I’d like to be able to say that my absence on this blog of late was due to yet another visit to this delightful, energizing wine bar in the lovely setting that is Bolzano. But it wasn’t; unfortunately, life sometimes gets in the way of life’s most important pursuits, such as the exploration of wine bars.
I found out about Enovit the evening I arrived, the night before New Year’s Eve. “But they might be closing by now,” my hotel’s receptionist warned me. “Well, I’ll have to do my best to convince them to stay open,” was my reply.
The night was bitterly cold; thankfully, the doors to the warm, inviting vinoteque were still open, and soon the latest irritating addition to my long string of Italian train delays became a distant memory.
For winos, what’s most intriguing about Italy’s Alto Adigi (Südtirol in German), and many other wine-producing areas that haven’t quite achieved the international acclaim they deserve, is that the vast majority of the wines produced here, stay here. And Enovit’s charming proprietor Lisa Anderle is eager to share these local treasures. There’s no “wine by the glass” list; Lisa does things a little bit more simply. On any given day, she has 20-30 wines that she pours, providing a sampling that will match the most stringent demands of field researchers.
I left everything in her hands; I simply asked for local reds. One variety I’ve never tasted –indeed, never even heard of and still can’t pronounce properly– is lagrein, a very dark purplish-red that really deserves more attention among wine scribes. The better ones have a strong hint of bitterness, but with plenty of ripe fruit on the palate to lend a sweet and long first impression. The better ones, Lisa said, will improve in bottle for at least a decade. Greiser’s 2004, a citrusy offering with luscious strawberry notes, is definitely among those. A terrific wine.
The night began with a pair of pinot noirs –pinot nero, to the locals– that were amazing surprises. Winemakers admit that pinot noir is among the most fickle grapes and most difficult grapes to work with. More often than not, these on-the-spot tastings are disappointments. But one mus persevere, and I’m glad that Franz Haas has. I tried a pair of his 2003s, one a reserve, and one a “regular” bottling. Both were phenomenal, with the reserve still a tad young, but nicely-balanced for drinking four or five years from now. (Among other things, wine has taught me patience in certain situations.)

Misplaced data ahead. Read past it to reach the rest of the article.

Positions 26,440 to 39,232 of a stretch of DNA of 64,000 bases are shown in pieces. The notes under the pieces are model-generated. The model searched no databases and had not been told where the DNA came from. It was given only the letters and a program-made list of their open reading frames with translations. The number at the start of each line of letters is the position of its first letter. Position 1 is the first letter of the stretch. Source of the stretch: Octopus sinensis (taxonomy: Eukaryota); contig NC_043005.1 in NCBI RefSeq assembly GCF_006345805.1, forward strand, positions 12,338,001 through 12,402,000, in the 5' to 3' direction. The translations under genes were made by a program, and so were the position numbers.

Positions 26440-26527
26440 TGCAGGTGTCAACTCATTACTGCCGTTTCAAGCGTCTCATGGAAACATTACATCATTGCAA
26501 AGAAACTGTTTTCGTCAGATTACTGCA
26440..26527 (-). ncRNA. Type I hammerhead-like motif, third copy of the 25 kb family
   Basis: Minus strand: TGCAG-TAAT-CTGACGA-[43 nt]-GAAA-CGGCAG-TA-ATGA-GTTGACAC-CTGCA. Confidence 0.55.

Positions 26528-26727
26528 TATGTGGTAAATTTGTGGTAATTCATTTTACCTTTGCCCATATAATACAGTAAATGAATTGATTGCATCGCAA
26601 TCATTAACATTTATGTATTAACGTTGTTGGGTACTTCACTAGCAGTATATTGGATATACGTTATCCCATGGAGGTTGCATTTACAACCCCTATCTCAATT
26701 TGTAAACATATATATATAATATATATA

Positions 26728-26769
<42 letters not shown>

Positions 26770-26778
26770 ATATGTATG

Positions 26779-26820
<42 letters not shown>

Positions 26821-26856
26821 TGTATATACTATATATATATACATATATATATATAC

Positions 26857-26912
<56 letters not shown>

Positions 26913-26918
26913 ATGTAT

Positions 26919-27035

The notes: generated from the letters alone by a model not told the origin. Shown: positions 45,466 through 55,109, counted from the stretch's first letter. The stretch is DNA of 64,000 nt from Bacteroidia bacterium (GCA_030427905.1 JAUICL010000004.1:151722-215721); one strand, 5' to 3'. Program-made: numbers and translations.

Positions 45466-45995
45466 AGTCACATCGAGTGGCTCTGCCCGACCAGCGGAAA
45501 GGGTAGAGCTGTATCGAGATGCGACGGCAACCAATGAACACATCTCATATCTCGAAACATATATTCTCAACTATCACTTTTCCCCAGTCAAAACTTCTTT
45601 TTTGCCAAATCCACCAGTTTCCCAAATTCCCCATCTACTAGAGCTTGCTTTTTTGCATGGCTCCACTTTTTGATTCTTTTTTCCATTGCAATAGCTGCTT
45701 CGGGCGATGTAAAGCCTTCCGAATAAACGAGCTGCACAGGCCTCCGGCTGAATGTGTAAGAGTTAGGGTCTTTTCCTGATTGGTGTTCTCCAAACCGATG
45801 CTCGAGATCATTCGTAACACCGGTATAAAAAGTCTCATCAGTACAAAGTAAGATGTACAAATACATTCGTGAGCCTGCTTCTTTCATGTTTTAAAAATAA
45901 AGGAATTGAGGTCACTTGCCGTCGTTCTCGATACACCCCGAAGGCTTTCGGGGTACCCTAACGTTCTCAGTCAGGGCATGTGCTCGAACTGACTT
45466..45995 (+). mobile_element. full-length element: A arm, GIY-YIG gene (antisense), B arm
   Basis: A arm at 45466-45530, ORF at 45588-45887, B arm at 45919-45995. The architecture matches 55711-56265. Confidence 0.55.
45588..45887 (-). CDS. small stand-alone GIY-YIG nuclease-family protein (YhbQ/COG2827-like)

I stopped taking notes when a conversation with a few customers turned to George Bush –many Europeans are intrigued by how he could have been elected AND reelected, and oftentimes seek answers and I happily oblige– but the few others wines I tasted, various cabernet sauvignon-merlot blends, were quite tasty as well.
Enovit is quite roomy, its layout elegantly hip. The bar sits in the center, with enough room on all sides to cater to customers. There is an adjacent room with several cozy tables for overflow.
As Lisa was shutting down for the night, I promised to come back the next day to make a few purchases. “Tomorrow, there will be lots of people,” she warned. She wasn’t kidding. The early afternoon New Year’s eve crowd poured into the street, glasses in hand. Walking out with a case of wine proved to be quite the chore.
– Stiftskellerei Neustift/Abbazia di Nova Cella 2004 Gewurztraminer
– Kellerei/Cantina Tramin 2004 Gewurztraminer, Alto Adigi/Sudtirol
– Aristos Eisacktaler 2004 Gewurztraminer, Alto Adigi/Sudtirol
– Weingut Gottardi 2003 Blaubergunder (pinot noir), Alto Adigi/Sudtirol
– Franz Haas Pinot Nero 2003 (pinot noir), Alto Adigi/Sudtirol
– Franz Haas Pinot Nero 2003 (pinot noir) Riserva, Alto Adigi/Sudtirol
– Happacherhof Merlot Cabernet 2002, Alto Adigi/Sudtirol
– Abtei Muri, 2002 Lagrein Riserva, Alto Adigi/Sudtirol
– Kristan 2001 Egger-Ramer Lagrein Riserva
I didn’t even taste the gewurztraminers, but have always been intrigued by the good dry ones. There’s a nearby village called Tramin, supposedly where the grape originated, so leaving without a few would have been a grave sin.
Like just about everything in Bolzano, Enovit isn’t exceptionally cheap. And neither are the wines by the bottle. The ones I bought ranged from about 8 euros (for a gewurzt) to 32 euros for the Haas reserve. The lagreins ranged from 12-18 euros, while there were others that were significantly more. (Wine, I like to rationalize, has also taught me restraint.)
I visited Enovit Vinoteque on 30 and 31 Dec 2005